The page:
Mike Emanuel's Cave Diving Page

Sawyers Basin Sinks

Picture of Sawyers Basin

Sawyers Basin facing North West

LOCATION: Sink #1 (lat. 28°13'03.81" N., long. 82°45'06.72" W.)

Sink #2 (lat. 28°13'16.37" N., long. 82°45'17.63" W.)

The sinks are located on either side of Strauber Memorial Hwy in New Port Richey, FL. From US19N, turn West on Trouble Creek Rd. After rounding a bend to the South, Trouble Creek Rd becomes Stauber. Go 1/2 mi to where the culverts run under the road draining Sawyers Basin to the Gulf. Sink #1 is in the basin, approx 900 ft East of the roadway. Sink #2 is located West of the roadway, approx 1000 ft out the bayou to towards the Gulf.


For years, I had hoped to verify a connection between these sinks and Spring Lake Sink, a huge sink further inland. What a dive that would be, a 1.8 mile traverse. While my theory may be correct, any drainage that was occurring from Spring Lake obviously quit taking place many years ago. Both Spring Lake Sink and the coastal sinks are completely clogged with decaying organics and have a lot of hydrogen sulfide that keeps things looking prettty dead at the bottom. Max depth is around 40' and water temp is 70ish at the bottom due to lack of sunlight from sulfide layer. Sink #1 is round in shape and approx. 125 ft across, Sink #2 is oblong in shape and approx. 140' x 90'. Sink #2 must have been pretty awesome 50-60 years ago before all the silt and rotting piles of sea grass plugged it up. When I was a kid, the guy down the street told me about it and said that he had sounded the hole at 60ft. If true, that means its been accumulating almost a foot of mung per year. I'd need a dredge to vacuum it out and see if there is cave!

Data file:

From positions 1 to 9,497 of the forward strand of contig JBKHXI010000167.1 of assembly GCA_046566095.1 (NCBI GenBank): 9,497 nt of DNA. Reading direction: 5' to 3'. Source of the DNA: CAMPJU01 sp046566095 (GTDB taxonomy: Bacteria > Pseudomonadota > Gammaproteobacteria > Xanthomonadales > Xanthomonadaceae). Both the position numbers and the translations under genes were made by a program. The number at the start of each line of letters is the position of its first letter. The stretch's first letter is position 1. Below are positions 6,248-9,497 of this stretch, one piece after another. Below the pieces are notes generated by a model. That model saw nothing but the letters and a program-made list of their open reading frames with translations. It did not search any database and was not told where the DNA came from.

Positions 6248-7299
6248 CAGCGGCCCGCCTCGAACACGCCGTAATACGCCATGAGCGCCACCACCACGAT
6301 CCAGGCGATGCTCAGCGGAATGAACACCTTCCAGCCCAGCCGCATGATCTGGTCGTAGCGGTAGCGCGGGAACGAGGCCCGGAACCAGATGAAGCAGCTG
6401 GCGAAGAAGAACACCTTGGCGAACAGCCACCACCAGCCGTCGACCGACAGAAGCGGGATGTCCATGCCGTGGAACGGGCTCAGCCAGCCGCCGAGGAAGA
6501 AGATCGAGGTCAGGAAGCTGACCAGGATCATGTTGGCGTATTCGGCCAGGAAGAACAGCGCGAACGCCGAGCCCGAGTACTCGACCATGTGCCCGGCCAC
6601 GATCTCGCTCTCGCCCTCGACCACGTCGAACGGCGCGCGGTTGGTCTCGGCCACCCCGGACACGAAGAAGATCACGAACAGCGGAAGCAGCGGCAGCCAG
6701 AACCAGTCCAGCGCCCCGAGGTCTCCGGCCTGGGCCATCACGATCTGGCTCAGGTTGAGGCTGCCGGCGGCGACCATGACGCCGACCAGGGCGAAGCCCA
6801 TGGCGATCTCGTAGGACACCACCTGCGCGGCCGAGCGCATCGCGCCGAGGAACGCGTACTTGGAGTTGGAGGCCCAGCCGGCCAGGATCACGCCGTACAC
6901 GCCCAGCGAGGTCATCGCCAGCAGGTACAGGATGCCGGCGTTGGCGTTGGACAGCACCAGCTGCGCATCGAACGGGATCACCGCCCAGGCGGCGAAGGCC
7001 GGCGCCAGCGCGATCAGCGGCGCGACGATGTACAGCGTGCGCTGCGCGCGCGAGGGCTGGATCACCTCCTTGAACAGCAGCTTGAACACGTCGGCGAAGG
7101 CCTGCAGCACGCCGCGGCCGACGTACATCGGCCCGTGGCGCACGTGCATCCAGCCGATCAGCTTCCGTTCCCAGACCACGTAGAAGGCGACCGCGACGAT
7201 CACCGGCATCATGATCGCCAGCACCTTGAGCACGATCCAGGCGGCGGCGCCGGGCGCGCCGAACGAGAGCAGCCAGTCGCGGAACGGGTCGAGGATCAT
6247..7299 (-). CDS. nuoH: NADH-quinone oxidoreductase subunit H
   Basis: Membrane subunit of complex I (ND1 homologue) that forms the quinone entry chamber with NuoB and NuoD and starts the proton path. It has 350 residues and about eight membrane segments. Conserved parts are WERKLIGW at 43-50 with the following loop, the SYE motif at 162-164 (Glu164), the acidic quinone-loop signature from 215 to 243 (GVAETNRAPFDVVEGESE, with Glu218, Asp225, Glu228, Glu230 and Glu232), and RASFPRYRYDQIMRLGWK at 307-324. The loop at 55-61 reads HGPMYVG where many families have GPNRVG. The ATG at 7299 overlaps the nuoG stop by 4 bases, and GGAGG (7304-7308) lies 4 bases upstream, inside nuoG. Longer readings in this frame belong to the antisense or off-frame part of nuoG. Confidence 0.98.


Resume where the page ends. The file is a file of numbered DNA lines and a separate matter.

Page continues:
Sink #2- Coastal sink was a real let down. Rim was at 10 ft with sheer vertical walls down straight down to 35ft, no undercut. Mung bottom with lots of sulfide. Heading West across the bottom, max depth was around 40'. Had hoped for much deeper hourglass shape, but that didn't pan out.

Aerial View Of Spring Lake Relative to Sawyers Basin

Here's the exploration rig I often use when scouting out new sinkholes